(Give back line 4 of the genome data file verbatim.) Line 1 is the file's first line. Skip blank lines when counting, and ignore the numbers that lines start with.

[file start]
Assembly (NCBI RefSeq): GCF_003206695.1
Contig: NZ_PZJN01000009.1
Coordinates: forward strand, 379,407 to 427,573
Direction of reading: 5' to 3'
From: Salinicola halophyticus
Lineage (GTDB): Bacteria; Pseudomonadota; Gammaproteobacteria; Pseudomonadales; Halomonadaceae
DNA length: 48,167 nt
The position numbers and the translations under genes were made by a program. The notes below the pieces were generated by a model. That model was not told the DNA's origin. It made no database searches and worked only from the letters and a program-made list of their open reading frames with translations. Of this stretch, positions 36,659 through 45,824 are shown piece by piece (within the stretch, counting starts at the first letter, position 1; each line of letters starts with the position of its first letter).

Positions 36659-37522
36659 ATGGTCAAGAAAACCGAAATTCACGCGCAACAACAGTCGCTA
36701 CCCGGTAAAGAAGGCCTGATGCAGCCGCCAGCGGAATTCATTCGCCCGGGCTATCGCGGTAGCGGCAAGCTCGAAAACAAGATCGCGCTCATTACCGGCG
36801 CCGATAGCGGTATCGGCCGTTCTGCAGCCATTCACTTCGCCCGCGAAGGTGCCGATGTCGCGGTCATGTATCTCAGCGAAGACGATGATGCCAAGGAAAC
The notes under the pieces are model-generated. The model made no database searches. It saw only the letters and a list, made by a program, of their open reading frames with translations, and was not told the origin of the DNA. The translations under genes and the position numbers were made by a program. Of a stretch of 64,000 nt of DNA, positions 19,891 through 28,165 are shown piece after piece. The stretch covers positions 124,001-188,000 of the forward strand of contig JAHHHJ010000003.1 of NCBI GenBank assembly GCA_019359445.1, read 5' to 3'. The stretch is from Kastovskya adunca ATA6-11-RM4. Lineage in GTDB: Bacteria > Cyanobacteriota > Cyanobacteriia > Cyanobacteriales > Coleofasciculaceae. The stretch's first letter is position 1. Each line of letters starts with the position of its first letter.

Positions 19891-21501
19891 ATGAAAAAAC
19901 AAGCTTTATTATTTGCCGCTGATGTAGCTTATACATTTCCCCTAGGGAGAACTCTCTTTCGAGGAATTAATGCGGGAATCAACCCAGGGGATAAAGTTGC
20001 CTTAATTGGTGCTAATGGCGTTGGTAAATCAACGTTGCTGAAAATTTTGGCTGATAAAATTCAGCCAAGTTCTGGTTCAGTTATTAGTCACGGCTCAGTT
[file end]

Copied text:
Direction of reading: 5' to 3'